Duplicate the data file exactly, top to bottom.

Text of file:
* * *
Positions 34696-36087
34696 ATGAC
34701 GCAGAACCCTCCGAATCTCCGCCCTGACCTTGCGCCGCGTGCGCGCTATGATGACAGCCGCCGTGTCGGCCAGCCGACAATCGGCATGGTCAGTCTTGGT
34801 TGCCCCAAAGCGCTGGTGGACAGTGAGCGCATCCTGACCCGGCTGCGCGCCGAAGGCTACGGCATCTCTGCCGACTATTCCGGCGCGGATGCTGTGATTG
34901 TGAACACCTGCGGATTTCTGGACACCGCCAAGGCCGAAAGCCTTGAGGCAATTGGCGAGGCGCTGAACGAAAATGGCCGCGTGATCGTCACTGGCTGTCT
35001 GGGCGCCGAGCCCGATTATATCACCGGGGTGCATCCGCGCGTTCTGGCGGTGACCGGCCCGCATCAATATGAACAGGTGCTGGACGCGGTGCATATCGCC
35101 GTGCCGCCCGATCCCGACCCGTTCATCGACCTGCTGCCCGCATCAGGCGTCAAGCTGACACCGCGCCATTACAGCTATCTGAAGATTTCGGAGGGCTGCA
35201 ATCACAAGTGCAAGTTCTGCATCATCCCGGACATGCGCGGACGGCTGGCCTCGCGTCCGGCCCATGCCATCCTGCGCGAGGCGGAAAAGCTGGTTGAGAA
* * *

Positions 34696-36087
34696 ATGAC
34701 GCAGAACCCTCCGAATCTCCGCCCTGACCTTGCGCCGCGTGCGCGCTATGATGACAGCCGCCGTGTCGGCCAGCCGACAATCGGCATGGTCAGTCTTGGT
34801 TGCCCCAAAGCGCTGGTGGACAGTGAGCGCATCCTGACCCGGCTGCGCGCCGAAGGCTACGGCATCTCTGCCGACTATTCCGGCGCGGATGCTGTGATTG
34901 TGAACACCTGCGGATTTCTGGACACCGCCAAGGCCGAAAGCCTTGAGGCAATTGGCGAGGCGCTGAACGAAAATGGCCGCGTGATCGTCACTGGCTGTCT
35001 GGGCGCCGAGCCCGATTATATCACCGGGGTGCATCCGCGCGTTCTGGCGGTGACCGGCCCGCATCAATATGAACAGGTGCTGGACGCGGTGCATATCGCC
35101 GTGCCGCCCGATCCCGACCCGTTCATCGACCTGCTGCCCGCATCAGGCGTCAAGCTGACACCGCGCCATTACAGCTATCTGAAGATTTCGGAGGGCTGCA
35201 ATCACAAGTGCAAGTTCTGCATCATCCCGGACATGCGCGGACGGCTGGCCTCGCGTCCGGCCCATGCCATCCTGCGCGAGGCGGAAAAGCTGGTTGAGAA